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Re: Colonised Planet 5,
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A- : a fascinating exercise
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The complete review's Review:
The novel Re: Colonised Planet 5, Shikasta is indeed about 'Shikasta' -- the name here given to what is, in fact, the planet Earth.
The colonizing power is Canopus, and Shikasta just one of its many colonies in space.
The Canopeans are not militant conquerors; indeed, they are cautious in their incursions, generally making an effort to be facilitators rather than simply imposing their will, mostly trying going with the flow (of evolution and then (local) history), as it were -- though also trying to direct it, in positive ways.
The planet is above all one of contrasts and contradictions, because of its in-built stresses. Tension is its essential nature This is its strength. This is its weakness.The Canopeans were not the only ones who were intrigued by the planet: early on, former enemy Sirius "had planted some of their species there", for example, while the malign Shammat also established a (long unnoticed) presence there.
Shikasta is, as the full title also suggests, less straightforward, simple narrative account than a kind of documentary one, a collection of reports: indeed, an opening note describes it practically textbook-like, as a: "compilation of documents selected to offer a very general picture of Shikasta for the use of first-year students of Canopean Colonial Rule". The central figure in these is Johor, a member of the Colonial Services, and Shikasta collects his reports and associated material over the long period that he has been involved with this particular project (though it is not the only one he is involved in). He visits Shikasta a few times over the course of its history -- though the intervals between his visits are long (at one point he notes: "It is thirty thousand years since I was in Shikasta; 31,505, to be exact") -- and presents a history of the planet's, and humans' (Natives') evolution.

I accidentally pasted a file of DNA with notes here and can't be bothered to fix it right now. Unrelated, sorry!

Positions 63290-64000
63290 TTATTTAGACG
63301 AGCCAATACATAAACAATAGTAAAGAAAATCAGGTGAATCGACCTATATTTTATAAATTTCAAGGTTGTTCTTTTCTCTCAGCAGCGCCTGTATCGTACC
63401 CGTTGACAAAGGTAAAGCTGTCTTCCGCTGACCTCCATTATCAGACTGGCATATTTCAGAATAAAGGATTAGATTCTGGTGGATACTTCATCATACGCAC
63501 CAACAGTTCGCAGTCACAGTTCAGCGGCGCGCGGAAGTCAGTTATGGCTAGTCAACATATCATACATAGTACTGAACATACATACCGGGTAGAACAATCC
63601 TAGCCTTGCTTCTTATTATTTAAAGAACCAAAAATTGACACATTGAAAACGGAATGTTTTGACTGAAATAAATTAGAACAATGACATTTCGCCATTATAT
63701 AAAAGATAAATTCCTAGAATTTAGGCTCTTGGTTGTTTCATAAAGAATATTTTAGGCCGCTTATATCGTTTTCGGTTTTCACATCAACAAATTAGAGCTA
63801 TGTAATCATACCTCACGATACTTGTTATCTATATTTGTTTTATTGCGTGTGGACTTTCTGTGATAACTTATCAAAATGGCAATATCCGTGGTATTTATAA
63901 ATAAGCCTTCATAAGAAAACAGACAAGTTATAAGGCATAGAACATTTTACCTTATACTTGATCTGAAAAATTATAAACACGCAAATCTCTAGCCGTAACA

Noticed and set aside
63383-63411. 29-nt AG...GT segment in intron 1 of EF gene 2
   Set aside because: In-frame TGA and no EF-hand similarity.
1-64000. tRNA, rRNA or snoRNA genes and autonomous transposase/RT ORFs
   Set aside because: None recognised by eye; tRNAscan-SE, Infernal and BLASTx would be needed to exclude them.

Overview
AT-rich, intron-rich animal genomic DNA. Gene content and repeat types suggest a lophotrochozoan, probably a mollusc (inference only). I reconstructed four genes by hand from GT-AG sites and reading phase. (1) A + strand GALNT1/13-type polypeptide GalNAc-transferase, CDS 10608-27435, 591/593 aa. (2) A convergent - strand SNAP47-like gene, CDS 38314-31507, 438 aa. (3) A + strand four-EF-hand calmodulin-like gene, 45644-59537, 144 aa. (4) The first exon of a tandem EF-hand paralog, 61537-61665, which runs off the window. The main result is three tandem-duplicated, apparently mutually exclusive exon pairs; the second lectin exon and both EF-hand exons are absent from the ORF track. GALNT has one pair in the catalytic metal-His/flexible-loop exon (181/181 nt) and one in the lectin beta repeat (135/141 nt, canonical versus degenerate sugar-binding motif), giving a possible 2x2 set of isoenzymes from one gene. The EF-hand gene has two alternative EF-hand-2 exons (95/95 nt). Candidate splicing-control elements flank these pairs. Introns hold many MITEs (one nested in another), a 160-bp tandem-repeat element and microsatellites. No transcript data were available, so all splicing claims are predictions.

The Earth as presented here as 'Shikasta' is, in many ways, like the familiar real-world, especially in the unfolding of its twentieth-century history, though Lessing re-imagines much of how we got here. She provides an origin-myth, and while it has strong echoes of the Old Testament (as Lessing acknowledges -- indeed, emphasizes -- in her prefatory 'Some Remarks'), hers extends considerably further. Among the new elements added to the mix: Lessing has, in pre-historic times, Canopus having decided to seed the planet -- then still called Rohanda -- with: "Small groups of Colony 10 volunteers" -- a thousand, in all. A clearly distinct species from the then-still evolving human form, the survivors thrived in this environment -- including physically, growing so large that they referred to themselves as Giants. They developed a relationship with the newly-evolved humans -- "a tutelary relation", as they sought to guide the nascent species.
Early on, Giants and Natives alike had biblical lifespans, and other elements from the Bible also crop up, including the Flood. Lessing neatly weaves the larger natural changes of early times, too, such as the Ice Age, into this vast-time-span-covering chronicle, as well as then some of the issues facing the first civilizations.